Communism as “the real movement which abolishes the present state of things” [Marx, Engels, the German ideology] to realize itself needs both objective and subjective conditions, that is to say of a reality to be engaged in by consciousness to speed up its transformation. Thus to realize communism we need a revolutionary work that, as such, it cannot not foresee a revolutionary theory. The aim of this article is to reiterate the role and importance of the theory.
In its masterpiece, Marx demonstrates that any human labour process presupposes abstraction capacity: “A spider conducts operations that resemble those of a weaver, and a bee puts to shame many architects in the construction of her cells. But what distinguishes the worst architect from the best of bees is this, that the architect raises his structure in imagination before he erects it in reality. At the end of every labour-process, we get a result that already existed in the imagination of the labourer at its commencement. He not only effects a change of form in the material on which he works, but he also realises a purpose of his own that gives the law to his modus operandi, and to which he must subordinate his will” [capital, ch. VII].
Even political work, therefore, needs a theory to guide it. The bourgeoisie have understood it for a long time and to establish its dominion against the feudal nobility and the clergy as ruling classes promoted the development of theoretical thought (think of publications by important intellectuals who were also political and business such as Niccolò Machiavelli, Adam Smith and David Ricardo). But since the bourgeoisie has definitively conquered political power, “the class struggle, practically as well as theoretically, took on more and more outspoken and threatening forms”. Capitalists are not interested “whether this theorem or that was true, but whether it was useful to capital or harmful, expedient or inexpedient, politically dangerous or not. In place of disinterested inquirers, prize fighters are hired; in place of genuine scientific research, the bad conscience and the evil intent of apologetic” [Marx, capital, afterword to the second German edition]. Anyone who participates in academic debates can easily realize it. The scientifically founded theoretical knowledge is therefore considered useless if not accumulable to serve the much desired and contradictory growth of productivity, or even harmful if it calls into question the established order. From which the great emphasis on the so-called hard sciences and the great attack on the humanistic disciplines.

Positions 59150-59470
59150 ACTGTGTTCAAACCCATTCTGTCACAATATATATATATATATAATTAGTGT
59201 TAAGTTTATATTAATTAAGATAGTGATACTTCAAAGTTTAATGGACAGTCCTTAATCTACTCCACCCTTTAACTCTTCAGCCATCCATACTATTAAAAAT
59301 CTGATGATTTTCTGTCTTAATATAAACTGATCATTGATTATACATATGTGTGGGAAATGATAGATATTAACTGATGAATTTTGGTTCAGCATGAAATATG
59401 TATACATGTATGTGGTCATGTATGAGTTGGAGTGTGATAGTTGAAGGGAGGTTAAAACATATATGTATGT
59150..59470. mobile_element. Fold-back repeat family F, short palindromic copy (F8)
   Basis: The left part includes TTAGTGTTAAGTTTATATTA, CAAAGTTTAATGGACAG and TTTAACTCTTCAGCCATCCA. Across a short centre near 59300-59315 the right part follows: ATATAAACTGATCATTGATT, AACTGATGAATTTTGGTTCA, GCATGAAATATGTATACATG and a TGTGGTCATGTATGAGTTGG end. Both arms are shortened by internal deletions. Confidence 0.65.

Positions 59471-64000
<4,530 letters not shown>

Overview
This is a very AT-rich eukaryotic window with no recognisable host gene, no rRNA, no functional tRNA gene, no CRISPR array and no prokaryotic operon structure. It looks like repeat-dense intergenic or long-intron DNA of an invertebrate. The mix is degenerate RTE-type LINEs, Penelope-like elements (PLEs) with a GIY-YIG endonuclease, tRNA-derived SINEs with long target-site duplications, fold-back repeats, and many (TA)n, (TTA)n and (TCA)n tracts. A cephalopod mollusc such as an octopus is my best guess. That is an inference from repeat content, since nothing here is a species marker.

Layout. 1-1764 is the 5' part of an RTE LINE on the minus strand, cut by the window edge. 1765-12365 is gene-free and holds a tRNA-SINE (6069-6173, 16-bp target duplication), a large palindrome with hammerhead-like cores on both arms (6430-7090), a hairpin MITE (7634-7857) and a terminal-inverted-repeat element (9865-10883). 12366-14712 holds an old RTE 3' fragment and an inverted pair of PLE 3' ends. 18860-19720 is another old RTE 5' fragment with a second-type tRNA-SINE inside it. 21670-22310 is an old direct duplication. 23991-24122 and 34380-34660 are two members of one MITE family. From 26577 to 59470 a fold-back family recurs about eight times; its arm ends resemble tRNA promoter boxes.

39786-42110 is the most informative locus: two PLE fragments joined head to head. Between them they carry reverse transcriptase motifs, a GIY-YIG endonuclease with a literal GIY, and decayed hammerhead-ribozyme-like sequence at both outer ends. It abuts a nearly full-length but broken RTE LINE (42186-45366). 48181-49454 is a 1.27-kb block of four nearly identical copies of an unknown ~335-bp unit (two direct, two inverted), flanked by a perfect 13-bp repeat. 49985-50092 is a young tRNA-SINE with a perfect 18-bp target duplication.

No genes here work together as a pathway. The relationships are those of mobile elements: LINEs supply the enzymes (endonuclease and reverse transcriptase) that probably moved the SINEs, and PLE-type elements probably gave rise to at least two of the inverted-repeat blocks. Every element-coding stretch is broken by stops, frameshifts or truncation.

On the contrary, the communists, if they want to transform the world, must continue to reflect, deepen and continue the theoretical foundations of their political and economic action to better guide it. This means first of all recognizing that “without revolutionary theory there can be no revolutionary movement” [Lenin, what is to be done?]; with Marxism to represent, then as today, that revolutionary theory.
A theory, moreover, which is not dealing with communism as “a state of affairs which is to be established, an ideal to which reality [will] have to adjust itself” [Marx, Engels, the German ideology] and thus can only appear “after reality has accomplished its formation process and is well done” [Hegel, preface to the lines of philosophy of law]. In fact, Marxism, which, is based on the best philosophy, the socialist movement and political economy had managed to produce until then, allows the claims of the lower classes to pass from utopia to science thanks to very important discoveries – above all the materialistic conception of history and the theory of surplus value based on the commodification of labor-power - which could only be accomplished at a certain level of development of social relations . In other words, “first man acts, and then thinks: naturally understanding this relationship between action and thought in the dialectical sense that is proper to him” [Donini, lineamenti di storia delle religioni, p. 114 (in Italian)]. On the other hand, if “before thinking, before theorising, before reflecting, man had to live" [ibid. p. 77] these thoughts, theories and reflections, born of the economic structure, react in turn on it, helping to modify the same production relationships from which they arise.
So if socialism has become a science “demands the same treatment as every other science – it must be studied” [Engels, the peasant war in Germany]. Which means: